- Have A Nice Life – Sea of Worry (The Flenser)
Have A Nice Life’s first album in five years, Sea of Worry, is an answer of sorts to the questions poised on 2014’s The Unnatural World – life is still fairly unsettling and anxiety-ridden, presented over the course of seven of Dan Barrett and Tim Macuga’s most ambitious work. The title track and “Lords of Tresserhorn” paces the gothic new-wave vibe, flowing abstractly throughout the shape-shifting Sea of Worry.
- Chris Farren – Born Hot (Polyvinyl)
Chris Farren emerged from the Side One Dummy purge of 2018 like a very hot and sexy Phoenix from the ashes, releasing his Polyvinyl debut Born Hot. Featuring his finest pop songs (“Love Theme From Born Hot” and “Domain Lapse”) and catchiest hooks (“Search 4 Me”), Farren straddles the line between self-deprecation and honest vulnerability flawlessly.
- Full of Hell – Weeping Choir (Relapse)
On their Relapse debut, the East Coast collective Full of Hell aim to dismantle and dissect their brand of extreme metal. Weeping Choir rarely takes any moments to breathe – usually it’s dual vocalists Dylan Walker and Samuel DiGristine unleashing rabid back and forth’s on suffocating death metal slashers like “Burning Myrhh” and “Angels Gather Here.” But when they do Full of Hell is adding more complex and experimental moments, as the slow-burn colossal “Armory of Obsidian Glass” suggests. A career highlight – it ominously builds off of haunting guest vocals from Lingua Ignota’s Kristin Hayter before delving into one of the band’s most chaotic and brutal flourishes ever.
- Jimmy Eat World – Surviving (RCA)
Surviving is probably the most apt title for Jimmy Eat World’s 10th album – the band has outlasted every flavor of the day in music, continuously releasing music that pushes their boundaries. This record is no different as the band take some new musical risks (the pulsating “555”) along with a new set of fist-pumping anthems (“Criminal Energy” and “One Mil”).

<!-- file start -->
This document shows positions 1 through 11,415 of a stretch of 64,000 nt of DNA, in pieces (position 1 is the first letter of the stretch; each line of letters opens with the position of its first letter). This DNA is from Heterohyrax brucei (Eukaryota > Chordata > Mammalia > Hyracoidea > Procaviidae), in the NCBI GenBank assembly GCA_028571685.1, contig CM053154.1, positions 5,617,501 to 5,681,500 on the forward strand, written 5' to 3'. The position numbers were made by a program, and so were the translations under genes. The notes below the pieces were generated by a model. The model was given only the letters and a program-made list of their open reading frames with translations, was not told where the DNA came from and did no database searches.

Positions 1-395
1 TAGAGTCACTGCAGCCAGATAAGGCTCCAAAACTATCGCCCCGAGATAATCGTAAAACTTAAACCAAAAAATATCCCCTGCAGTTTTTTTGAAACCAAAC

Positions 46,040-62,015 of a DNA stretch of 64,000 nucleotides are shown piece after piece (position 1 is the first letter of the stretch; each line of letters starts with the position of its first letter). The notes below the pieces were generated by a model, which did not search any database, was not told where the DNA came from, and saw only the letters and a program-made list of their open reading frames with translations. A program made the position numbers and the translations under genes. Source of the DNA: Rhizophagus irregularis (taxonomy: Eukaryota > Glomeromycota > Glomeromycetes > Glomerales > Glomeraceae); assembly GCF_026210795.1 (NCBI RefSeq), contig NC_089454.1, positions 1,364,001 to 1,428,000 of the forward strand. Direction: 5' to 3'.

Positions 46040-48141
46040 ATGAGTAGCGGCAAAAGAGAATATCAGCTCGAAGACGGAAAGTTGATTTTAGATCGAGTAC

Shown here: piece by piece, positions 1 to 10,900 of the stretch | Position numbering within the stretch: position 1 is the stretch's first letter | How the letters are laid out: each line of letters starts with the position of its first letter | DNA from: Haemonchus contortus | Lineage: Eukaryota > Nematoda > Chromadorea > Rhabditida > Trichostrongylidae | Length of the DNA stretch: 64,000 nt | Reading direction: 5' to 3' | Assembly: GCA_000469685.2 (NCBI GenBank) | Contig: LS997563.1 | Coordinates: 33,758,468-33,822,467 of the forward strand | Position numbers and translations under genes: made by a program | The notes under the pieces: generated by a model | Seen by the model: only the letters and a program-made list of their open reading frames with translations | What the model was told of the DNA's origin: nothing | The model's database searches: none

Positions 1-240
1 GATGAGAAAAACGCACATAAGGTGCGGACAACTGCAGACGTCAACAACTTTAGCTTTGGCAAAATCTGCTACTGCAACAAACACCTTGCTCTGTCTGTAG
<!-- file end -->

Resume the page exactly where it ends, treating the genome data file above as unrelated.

- Wreck and Reference – Absolute Still Life (The Flenser)
Don’t let the lack of screaming fool you – Absolute Still Life is undoubtedly the darkest, bleakest and most ambitious collection of noise from the Wreck & Reference duo. “Eris Came To Me At Night” – one of 2019’s most grisly songs – still chills me to the bone.
- Lana Del Rey – Norman Fucking Rockwell! (Polydor / Interscope)
- The National – I Am Easy To Find (4AD)
- Knocked Loose – A Different Shade of Blue (Pure Noise)
- Better Oblivion Community Center – Better Oblivion Community Center (Dead Oceans)
- State Faults – Clairvoyant (No Sleep)
- Tyler The Creator – IGOR (Columbia)
- Mannequin Pussy – Patience (Epitaph)
- Purple Mountains – Purple Mountains (Drag City)
- Slipknot – We Are Not Your Kind (Roadrunner)
- DIIV – Deceiver (Captured Tracks)
- Drowse – Light Mirror (The Flenser)
- Oso Oso – basking in the glow (Triple Crown)
- Harmony Woods – Make Yourself At Home (Skeletal Lightning)
- clipping. – There Existed an Addiction to Blood (Sub Pop)
- Sleater-Kinney – The Center Won’t Hold (Mom + Pop)
- Gatecreeper – Deserted (Relapse)
- Great Grandpa – Four of Arrows (Double Double Whammy)
- Prince Daddy & The Hyena – Cosmic Thrill Seekers (Counter Intuitive)
- Georgia Maq – Pleaser (Run For Cover)
- Angel Olsen – All Mirrors (Jagjaguwar)
- Carly Rae Jepsen – Dedicated (School Boy / Interscope)
- Thom Yorke – ANIMA (XL)
- Angel Du$t – Pretty Buff (Roadrunner)
- Frail Body – A Brief Memoriam (Deathwish)
- Bellows – The Rose Gardener (Topshelf)
- Bon Iver – i,i (Jagjaguwar)
- Wilco – Ode to Joy (dBpm)
- Copeland – Blushing (Tooth & Nail)
- Abigail Williams – Walk Beyond The Dark (Blood Music)
- Field Mouse – Meaning (Topshelf)
- Somos – Prison on a Hill (Tiny Engines)
- Torche – Admission (Relapse)
- Queen of Jeans – If You’re not afraid, I’m not afraid (Topshelf)
- Sunn O))) – Life Metal (Southern Lord)
- Harry Styles – Fine Line (Columbia)